The Smithsonian’s National Portrait Gallery tells the history of America through individuals who have shaped its culture. Through the visual arts, performing arts and new media, the Portrait Gallery portrays poets and presidents, visionaries and villains, actors and activists whose lives tell the American story.
The National Portrait Gallery is a historic art museum located between 7th, 9th, F, and G Streets NW in Washington, D.C., in the United States. Founded in 1962 and opened to the public in 1968, it is part of the Smithsonian Institution. Its collections focus on images of famous Americans. The museum is housed in the historic Old Patent Office Building, as is the Smithsonian American Art Museum. The two museums are the eponym for the Gallery Place Washington Metro station, located at the corner of F and 7th Streets NW.
As of 2011, the National Portrait Gallery was the only museum in the United States dedicated solely to portraiture. The museum had 65 employees and a $9 million annual budget in 2013. By February 2013, it housed 21,200 works of art, which had been seen by 1,069,932 visitors in 2012.
Portrait addition procedure
By 1977, the National Portrait Gallery had three curatorial divisions: Painting and sculpture, prints and drawings, and photography.
Initially, the National Portrait Gallery had fairly strict rules regarding which images could enter its collection. The person depicted had to be historically significant. An individual also needed to be dead at least 10 years before their portrait could be displayed (although some images of obviously important living people were acquired while they still lived). After an initial affirmative determination by curators at a monthly curatorial meeting, the National Portrait Gallery Commission (the museum’s board of directors) approved the person’s inclusion. The commission was initially quite conservative in its assessment of “historically significant,” although this began to be relaxed in 1969. As of 2006, the definition of “historically significant” had become quite loose, although “some kind of fame or notoriety remains a prerequisite”. Portraits of living individuals or those dead less than 10 years are also now allowed to be displayed in the museum, so long as their inclusion is clearly important (such as presidents or generals).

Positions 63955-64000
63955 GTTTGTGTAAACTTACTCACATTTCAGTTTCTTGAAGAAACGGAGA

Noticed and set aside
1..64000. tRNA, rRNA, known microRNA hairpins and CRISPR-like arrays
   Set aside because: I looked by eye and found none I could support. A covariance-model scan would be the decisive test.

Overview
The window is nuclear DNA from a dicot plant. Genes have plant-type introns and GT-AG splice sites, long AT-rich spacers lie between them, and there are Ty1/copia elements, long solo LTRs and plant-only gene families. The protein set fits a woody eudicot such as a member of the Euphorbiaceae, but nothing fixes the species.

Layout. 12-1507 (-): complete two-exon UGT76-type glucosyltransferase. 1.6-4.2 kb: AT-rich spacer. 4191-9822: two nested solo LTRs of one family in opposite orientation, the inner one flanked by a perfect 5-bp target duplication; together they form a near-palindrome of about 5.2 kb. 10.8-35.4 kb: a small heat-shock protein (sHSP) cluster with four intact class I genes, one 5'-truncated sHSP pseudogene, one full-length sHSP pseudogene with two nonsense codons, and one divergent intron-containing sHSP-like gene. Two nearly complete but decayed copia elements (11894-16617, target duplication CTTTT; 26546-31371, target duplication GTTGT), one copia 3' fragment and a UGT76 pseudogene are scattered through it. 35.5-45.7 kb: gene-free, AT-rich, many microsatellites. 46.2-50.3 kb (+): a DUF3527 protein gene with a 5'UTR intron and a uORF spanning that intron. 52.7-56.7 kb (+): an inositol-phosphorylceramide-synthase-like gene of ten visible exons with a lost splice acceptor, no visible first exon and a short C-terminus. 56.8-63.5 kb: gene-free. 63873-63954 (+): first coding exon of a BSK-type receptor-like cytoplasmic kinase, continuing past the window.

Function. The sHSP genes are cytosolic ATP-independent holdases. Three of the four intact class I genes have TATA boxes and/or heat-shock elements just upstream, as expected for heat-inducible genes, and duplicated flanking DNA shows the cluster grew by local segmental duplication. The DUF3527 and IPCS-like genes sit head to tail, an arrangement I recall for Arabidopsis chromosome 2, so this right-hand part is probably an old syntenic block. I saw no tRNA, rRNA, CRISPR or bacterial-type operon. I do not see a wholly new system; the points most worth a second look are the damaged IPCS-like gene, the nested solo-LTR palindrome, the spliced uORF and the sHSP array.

The process for choosing which images the museum acquires is simple but can be contentious. Potential acquisitions are vigorously and informally discussed at length by researchers, historians, and the curatorial departments. Some of the criteria used in the decision-making process are: The number of existing portraits of the individual already in the collection, the quality of the potential portrait, the uniqueness of the potential portrait, the reputation of the portrait’s author, and the cost of the portrait. Formal decisions to acquire a portrait are made at monthly curatorial meetings, then ratified by the National Portrait Gallery Commission.
Key exhibits and programs of the museum
Frederick Douglass (1856), daguerreotype by an unknown author, acquired by the NPG in 1990.
A hallmark of the National Portrait Gallery’s permanent collection is the Hall of Presidents, which contains portraits of nearly all American presidents. It is the largest and most complete collection in the world, except for the White House collection itself. The centerpiece of the Hall of Presidents is the famous “Lansdowne portrait” of George Washington. How the museum obtains presidential images has changed over the years. Presidential portraits from 1962 to 1987 were usually obtained through purchase or donation. Beginning in 1998, NPG began commissioning portraits of presidents, starting with George H. W. Bush. In 2000, NPG began commissioning portraits of First Ladies as well, beginning with Hillary Clinton. Funds for these commissions are privately raised, and each portrait costs about $150,000 to $200,000.
11:30 a.m.-7:00 p.m. daily
Closed December 25
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